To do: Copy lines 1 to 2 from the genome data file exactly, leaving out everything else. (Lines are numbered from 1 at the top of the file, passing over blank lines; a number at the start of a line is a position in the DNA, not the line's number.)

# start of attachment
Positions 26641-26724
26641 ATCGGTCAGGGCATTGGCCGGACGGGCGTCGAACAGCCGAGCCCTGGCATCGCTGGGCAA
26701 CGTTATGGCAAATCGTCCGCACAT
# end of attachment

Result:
Positions 26641-26724
26641 ATCGGTCAGGGCATTGGCCGGACGGGCGTCGAACAGCCGAGCCCTGGCATCGCTGGGCAA